Thursday, 24 September 2015

Nazir 34: Analogies and Grape Vines

Before moving on to a new Mishna and then beginning Perek VI, the Gemara clarifies the last scenario, where six people vow that they will be nazirites based on different conditional clauses.  The Gemara compares this situation to one where a person vows to be a nazirite if a heap of grain is at least one hundred kor.  When the heap is lost or stolen, the vow is void.  This is because we cannot determine whether or not the condition was met.  If that case is compared with our current case, shouldn't the vows be voided?  

Rabbi Yehuda believes that these six people should be permitted to avoid their vows, for we should be lenient when it comes to vows of nazirut.  Rabbi Shimon disagrees in both cases: the uncertainty should lead people to follow through with their vows of nazirut.  The rabbis do believe that vows of nazirut should be explicit and clear. 

A new Mishna introduces another typically Talmudic scenario.  A person might see a koi (which is an unspecified animal - perhaps a deer/goat; perhaps a mouflon or a water buffalo) and vow nazirut if the animal is non-domesticated.  Another might vow similarly if the animal is not non-domesticated. Another might vow nazirut if the animal is domesticated and another if the animal is not domesticated.  A fifth person might vow nazirut if the animal is both; a sixth might vow nazirut if the animal is neither. Another might vow nazirut if one of the others is a nazirite and yet another might vow nazirut if none of the above are nazirites.  Finally, one might vow nazirut if all are nazirites.  The Mishna concludes that all of the people in this scenario would be nazirites.

The Gemara wonders whether one of the nine people might be obliged to observe all nine terms of nazirut.  Further, because it is unclear whether or not the koi is domesticated or undomesticated, the question about its domestication will never be answered.  This case will remain uncertain.  This provides contrast to the case of "so-and-so", where the mystery of his identity can be solved when he comes close to the group of people walking/vowing.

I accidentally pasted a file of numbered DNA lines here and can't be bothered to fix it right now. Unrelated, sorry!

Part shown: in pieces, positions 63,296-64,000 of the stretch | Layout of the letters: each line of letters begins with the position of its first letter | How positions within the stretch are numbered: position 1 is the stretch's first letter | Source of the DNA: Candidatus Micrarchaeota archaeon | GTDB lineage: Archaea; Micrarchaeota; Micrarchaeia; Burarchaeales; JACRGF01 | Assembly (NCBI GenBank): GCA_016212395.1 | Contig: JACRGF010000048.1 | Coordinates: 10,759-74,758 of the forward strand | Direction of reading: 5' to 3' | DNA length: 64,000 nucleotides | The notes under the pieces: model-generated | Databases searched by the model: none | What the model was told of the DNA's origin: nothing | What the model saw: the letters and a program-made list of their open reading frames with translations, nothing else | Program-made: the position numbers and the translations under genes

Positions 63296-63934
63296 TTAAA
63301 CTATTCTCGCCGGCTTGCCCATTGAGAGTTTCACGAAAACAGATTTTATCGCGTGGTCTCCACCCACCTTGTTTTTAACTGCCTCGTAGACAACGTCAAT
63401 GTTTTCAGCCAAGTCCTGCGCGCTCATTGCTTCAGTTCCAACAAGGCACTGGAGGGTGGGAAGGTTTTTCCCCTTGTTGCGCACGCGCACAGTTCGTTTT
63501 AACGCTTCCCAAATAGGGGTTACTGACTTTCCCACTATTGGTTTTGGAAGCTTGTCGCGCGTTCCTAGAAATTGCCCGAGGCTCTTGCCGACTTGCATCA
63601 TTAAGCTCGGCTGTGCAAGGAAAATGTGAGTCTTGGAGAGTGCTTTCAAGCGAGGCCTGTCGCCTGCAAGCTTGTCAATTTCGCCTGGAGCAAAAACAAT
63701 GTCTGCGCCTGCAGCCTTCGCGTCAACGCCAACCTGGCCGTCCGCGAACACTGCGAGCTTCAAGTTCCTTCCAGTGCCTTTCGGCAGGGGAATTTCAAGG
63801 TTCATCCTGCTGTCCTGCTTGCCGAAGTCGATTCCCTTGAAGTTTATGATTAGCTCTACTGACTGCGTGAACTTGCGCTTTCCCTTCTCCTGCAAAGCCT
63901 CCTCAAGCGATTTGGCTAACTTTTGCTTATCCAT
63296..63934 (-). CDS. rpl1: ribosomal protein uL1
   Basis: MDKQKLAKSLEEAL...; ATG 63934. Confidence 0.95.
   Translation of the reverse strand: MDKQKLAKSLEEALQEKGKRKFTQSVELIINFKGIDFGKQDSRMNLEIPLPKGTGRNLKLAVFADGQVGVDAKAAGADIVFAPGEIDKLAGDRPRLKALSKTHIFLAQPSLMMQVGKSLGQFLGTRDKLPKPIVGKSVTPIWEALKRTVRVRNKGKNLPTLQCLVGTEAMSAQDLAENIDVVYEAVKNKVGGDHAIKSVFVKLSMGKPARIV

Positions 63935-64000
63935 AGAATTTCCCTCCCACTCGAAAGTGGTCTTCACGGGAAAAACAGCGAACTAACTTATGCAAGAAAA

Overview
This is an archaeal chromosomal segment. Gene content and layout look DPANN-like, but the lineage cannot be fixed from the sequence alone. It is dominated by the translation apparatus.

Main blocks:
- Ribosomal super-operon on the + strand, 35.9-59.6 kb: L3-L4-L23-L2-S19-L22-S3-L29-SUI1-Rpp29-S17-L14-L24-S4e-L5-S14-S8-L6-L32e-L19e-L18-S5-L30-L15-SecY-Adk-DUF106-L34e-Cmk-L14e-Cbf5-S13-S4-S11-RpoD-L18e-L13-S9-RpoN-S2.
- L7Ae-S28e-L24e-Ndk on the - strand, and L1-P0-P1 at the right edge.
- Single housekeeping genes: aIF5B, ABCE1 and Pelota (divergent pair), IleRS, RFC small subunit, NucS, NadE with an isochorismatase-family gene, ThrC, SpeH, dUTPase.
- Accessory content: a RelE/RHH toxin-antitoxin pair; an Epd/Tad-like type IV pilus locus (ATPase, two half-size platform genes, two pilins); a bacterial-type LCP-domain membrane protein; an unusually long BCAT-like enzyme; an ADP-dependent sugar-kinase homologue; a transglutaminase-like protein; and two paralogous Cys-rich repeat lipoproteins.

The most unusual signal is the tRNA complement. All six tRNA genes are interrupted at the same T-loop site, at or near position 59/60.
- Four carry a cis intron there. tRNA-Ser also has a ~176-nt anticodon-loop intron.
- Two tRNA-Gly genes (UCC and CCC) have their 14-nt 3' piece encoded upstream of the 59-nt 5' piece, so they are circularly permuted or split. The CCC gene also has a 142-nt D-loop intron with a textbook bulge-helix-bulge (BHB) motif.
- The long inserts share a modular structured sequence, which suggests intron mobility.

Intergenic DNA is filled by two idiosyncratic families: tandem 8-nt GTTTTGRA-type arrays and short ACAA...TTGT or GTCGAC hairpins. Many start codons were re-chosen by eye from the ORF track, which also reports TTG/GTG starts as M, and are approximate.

Perek VI begins with a Mishna regarding the three prohibitions that face a nazirite as set out in  Numbers 6:1-21.  The nazirite is not allowed to become ritually impure from a corpse, to shave his or her head, or to eat/drink anything from the grapevine.  

The Mishna adds a number of caveats: any tiny amounts that one might consume from the grapevine cannot be more than an olive bulk in size.  It also notes that an 'original Mishna' taught that  a person could dip his/her bread in wine as long as there was no more than a quarter log (three egg bulks) of wine in the drink.  The Mishna mentions the inside and outside of the grape, the hartzannim and zoggim, and which different  parts of the grape might be lumped together to create an olive bulk.

The Gemara speaks of fruit waste and of wormy grapes.  It examines whether or not the actual vine and leaves of the grape plant can be consumed.  Apparently Perek VI will focus upon the minuta of the vows of nazirut.

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